Politics & Policy

Hill Stimulation

Nancy Pelosi and Harry Reid appear determined to do something to stimulate the economy, leaving us more than a little apprehensive about what that “something” might be. The most popular idea on the Democrats’ side of the aisle — tax rebates, to be offered in the hope that the country will spend its way out of trouble — is unlikely to be effective: Such rebates have in the past been saved rather than spent, and consumer spending is not the cause of our economic troubles in the first place.

Virginia Republican Eric Cantor has introduced a bill in the House that would stimulate growth by cutting taxes on businesses. We like Cantor’s proposal, but Republicans should supplement it with middle-class tax relief.

The centerpiece of Cantor’s plan is a permanent, across-the-board cut in the corporate tax rate, from 35 to 25 percent. The United States has one of the highest corporate tax rates in the developed world. The best way to keep companies from “shipping jobs overseas” is to remove incentives for them to do so, and cutting the corporate tax rate is an important first step down that road.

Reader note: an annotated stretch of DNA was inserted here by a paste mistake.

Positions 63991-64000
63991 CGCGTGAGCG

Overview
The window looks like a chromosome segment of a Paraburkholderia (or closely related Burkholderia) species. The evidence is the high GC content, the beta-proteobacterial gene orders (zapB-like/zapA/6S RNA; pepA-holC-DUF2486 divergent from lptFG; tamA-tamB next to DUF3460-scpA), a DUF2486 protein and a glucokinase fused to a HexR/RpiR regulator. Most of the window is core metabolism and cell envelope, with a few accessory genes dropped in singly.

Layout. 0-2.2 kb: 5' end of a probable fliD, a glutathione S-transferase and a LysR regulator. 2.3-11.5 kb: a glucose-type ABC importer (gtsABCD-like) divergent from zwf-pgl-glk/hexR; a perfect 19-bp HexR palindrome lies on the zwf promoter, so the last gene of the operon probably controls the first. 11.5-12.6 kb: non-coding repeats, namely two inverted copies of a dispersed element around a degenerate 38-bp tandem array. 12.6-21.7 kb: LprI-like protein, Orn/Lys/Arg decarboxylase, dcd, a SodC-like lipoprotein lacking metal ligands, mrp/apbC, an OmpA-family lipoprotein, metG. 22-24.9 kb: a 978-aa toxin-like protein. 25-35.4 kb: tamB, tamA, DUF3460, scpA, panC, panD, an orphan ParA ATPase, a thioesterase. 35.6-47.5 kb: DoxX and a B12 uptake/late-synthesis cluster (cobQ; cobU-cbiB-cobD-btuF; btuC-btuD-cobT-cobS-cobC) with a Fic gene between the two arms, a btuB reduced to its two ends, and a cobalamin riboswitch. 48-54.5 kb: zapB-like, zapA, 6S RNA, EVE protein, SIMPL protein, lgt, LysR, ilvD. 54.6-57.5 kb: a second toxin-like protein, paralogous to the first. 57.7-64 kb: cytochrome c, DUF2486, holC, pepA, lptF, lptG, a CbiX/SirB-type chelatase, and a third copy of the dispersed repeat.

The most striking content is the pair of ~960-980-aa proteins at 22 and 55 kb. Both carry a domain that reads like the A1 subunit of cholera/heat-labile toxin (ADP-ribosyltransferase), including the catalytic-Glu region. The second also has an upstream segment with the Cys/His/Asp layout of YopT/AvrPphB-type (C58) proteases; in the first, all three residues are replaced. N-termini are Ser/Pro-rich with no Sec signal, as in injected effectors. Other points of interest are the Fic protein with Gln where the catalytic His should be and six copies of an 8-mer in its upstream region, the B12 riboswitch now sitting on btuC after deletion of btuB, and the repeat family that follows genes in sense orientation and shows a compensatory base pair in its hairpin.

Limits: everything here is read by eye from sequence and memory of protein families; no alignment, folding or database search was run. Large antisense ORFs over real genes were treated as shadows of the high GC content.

Cantor’s plan includes commendable tax breaks on new business equipment and other capital costs. The idea here is to keep businesses growing and expanding through any downturn, so that it is as short-lived as possible. Cantor’s plan would also expand tax credits and tax-deductible losses, reducing the burden on businesses that might otherwise resort to downsizing. The Democrats have talked about expanding unemployment insurance as part of their package, but it’s better to prevent layoffs in the first place. To that end, Congress should also consider cutting the 35 percent corporate capital-gains tax.

The press is already hard at work telling a story in which Republicans are the friends of the corporations and Democrats are the friends of the workers. (Does it know how to tell any other kind?) Conservatives will have to explain how tax relief for the engines of job creation is crucial to the economy’s growth and, consequently, the health of the American worker. But their job will be easier if they offer struggling middle-class families direct tax relief, such as an expanded tax credit for children.

Bad public policy usually follows an economic downturn as surely as The Tonight Show follows the late-night news, but that doesn’t have to be the case this time. It won’t be, if Republicans focus on keeping businesses strong and offer some common-sense middle-class tax relief.


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